Challenging ‘Brood Meddling’ with Dr Mark Avery (March 2018)

For many researchers and scientists interested in the breeding success of the Hen Harrier in England one government-backed ‘conservation’ solution has created more controversy than usual – the suggestion that some broods should be ‘managed’ or ‘meddled with on behalf of the grouse shooting industry’ as a wide tranche of conservationists might describe it.
Dr Mark Avery, one of the most influential conservationists and writers in the country, recently launched a fundraiser to bring about a judicial review of the licencing of hen harrier brood meddling. Charlie Moores went to see Mark to discuss why he’d gone down this track and just what the funds raised would be used for.

On the Frontline with Committee Against Bird Slaughter (February 2018)

Is it far worse in the Lebanon? In really simple terms it’s like nothing I’ve ever seen in my life.”
Komitee gegen den Vogelmord (Committee Against Bird Slaughter as it’s known in English) – or CABS – is a German-based organisation founded to tackle illegal poaching and trapping of birds across Europe. Last year, working with SPNL, the Birdlife partner in Lebanon, CABS sent its first teams into the firing line to understand what was happening to migratory birds on a key part of the African-Eurasian Flyway. What they witnessed in Lebanon shook even experienced staff.
Charlie Moores talks with Axel Hirschfeld and Lloyd Scott about the origins of CABS and perhaps its greatest challenge yet. Photo credit James Hogg: Geraldine Mo, Axel Hirschfeld, and Lloyd Scott at Eghbe, Mount Lebanon with illegally shot birds of prey (used with permission)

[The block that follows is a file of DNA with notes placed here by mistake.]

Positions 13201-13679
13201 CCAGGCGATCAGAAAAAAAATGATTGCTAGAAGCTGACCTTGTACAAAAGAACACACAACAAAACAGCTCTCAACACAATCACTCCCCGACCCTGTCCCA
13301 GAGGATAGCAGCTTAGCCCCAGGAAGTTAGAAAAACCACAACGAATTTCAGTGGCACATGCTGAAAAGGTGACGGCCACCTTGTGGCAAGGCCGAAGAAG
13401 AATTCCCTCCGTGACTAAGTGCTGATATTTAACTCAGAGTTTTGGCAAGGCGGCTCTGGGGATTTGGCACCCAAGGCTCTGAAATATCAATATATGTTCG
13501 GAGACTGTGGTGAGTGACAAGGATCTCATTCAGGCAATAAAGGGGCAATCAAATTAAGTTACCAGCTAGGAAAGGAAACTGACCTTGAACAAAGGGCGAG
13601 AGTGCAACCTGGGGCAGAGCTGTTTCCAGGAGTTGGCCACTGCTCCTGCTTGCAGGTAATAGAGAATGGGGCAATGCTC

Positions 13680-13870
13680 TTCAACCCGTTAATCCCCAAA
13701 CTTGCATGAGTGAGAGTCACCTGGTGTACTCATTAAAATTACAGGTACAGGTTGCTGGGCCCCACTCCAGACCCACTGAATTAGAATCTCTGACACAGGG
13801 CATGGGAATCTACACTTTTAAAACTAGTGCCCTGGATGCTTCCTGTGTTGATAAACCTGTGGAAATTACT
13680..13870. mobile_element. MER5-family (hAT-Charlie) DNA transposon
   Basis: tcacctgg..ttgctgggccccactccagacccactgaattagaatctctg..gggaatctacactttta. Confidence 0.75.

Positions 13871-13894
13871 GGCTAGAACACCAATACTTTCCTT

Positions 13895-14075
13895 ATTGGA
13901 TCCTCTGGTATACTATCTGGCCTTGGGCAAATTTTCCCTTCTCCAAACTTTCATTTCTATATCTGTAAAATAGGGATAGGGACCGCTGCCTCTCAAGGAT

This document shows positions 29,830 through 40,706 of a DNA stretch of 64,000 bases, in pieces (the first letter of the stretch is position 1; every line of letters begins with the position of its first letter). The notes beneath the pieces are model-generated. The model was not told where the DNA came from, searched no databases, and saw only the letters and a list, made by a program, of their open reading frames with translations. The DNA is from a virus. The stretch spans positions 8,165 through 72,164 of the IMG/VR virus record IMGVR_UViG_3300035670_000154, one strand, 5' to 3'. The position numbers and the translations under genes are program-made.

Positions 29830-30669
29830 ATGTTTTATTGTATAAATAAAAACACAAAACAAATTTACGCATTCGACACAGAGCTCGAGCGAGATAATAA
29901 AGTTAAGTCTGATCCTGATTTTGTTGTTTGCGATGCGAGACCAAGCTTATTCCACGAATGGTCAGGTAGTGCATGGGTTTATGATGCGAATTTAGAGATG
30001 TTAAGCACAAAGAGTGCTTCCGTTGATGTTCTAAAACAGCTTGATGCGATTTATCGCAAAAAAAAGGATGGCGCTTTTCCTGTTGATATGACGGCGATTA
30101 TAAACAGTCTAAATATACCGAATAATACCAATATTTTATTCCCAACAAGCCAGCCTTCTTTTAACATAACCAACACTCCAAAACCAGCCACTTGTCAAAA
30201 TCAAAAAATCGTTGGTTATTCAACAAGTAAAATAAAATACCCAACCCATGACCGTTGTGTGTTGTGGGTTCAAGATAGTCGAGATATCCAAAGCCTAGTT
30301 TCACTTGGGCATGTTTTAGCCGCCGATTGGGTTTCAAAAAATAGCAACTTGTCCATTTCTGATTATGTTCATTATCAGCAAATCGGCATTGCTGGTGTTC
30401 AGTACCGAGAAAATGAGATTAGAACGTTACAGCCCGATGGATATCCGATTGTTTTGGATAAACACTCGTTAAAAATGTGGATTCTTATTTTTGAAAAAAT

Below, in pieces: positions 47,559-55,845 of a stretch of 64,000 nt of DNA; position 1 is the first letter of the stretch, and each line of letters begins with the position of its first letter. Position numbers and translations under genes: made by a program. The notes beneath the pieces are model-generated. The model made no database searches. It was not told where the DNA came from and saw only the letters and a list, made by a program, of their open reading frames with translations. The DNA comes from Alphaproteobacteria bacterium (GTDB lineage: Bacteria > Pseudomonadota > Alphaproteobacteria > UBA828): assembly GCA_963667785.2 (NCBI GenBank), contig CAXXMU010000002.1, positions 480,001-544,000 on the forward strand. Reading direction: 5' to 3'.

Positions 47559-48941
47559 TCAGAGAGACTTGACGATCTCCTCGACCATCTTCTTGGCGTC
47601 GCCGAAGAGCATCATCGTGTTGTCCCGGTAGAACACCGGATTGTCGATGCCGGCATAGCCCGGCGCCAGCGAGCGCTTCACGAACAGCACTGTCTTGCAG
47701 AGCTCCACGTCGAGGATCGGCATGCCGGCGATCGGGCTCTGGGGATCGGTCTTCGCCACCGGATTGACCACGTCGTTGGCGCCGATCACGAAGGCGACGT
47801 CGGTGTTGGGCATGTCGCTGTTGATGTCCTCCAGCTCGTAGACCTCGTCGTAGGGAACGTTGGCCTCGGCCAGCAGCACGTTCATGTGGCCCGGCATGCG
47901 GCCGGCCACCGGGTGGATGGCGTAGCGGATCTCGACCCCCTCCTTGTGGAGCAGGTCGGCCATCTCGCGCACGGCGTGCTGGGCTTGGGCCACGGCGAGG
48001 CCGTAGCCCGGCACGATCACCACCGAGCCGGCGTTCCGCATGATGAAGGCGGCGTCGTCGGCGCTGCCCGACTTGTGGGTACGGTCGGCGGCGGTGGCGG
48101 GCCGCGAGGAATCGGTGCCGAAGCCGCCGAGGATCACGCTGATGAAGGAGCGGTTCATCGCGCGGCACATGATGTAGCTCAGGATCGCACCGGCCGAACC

Raptor Persecution with Dr Ruth Tingay (October 2017)

How do you go from working at Battersea Dogs Home to doing a PhD in Madagascar on an endemic fish eagle? Or working at Heathrow Airport to wearing a Hen Harrier suit and writing for one of the most important blogs on raptor persecution (Raptor Persecution UK) on the internet?
Charlie Moores persuades one of his personal heroes to slow down long enough to tell him all.

Hen Harrier Day 2017 at Arne RSPB with various speakers and delegates (August 2017)

In a series of short interviews recorded at Arne RSPB, during Hen Harrier Day 2017, Charlie Moores talks with Jeff Knott (Head of Nature Policy at the RSPB), Paul Morton (co-founder of the charity Birds of Poole Harbour), Gill Lewis (award-winning author whose books include ‘Skydancer’ and ‘Eagle Warrior’), Chris Packham (Naturalist and Presenter), and Mark Constantine (Lush co-founder and campaigner) about Hen Harriers and wildlife crime.

Tackling illegal Bird Trapping with Committee Against Bird Slaughter (March 2017)

The Committee Against Bird Slaughter, or CABS, was founded in Berlin in 1975 by a small group of birders concerned by the scale of illegal bird trapping in and around the Mediterranean. The group’s strategy has developed over the years but has always focussed on being on the ground during peak migration periods and intervening wherever possible to save birds.
Charlie Moores talked with two members of CABS, Andrea Rutigliano (pictured above) and Craig Redmond, at the Lush Summit in February 2017 about the organisation and about the terrible situation on the popular tourist island of Cyprus where hundreds of thousands of birds are being illegally trapped every year.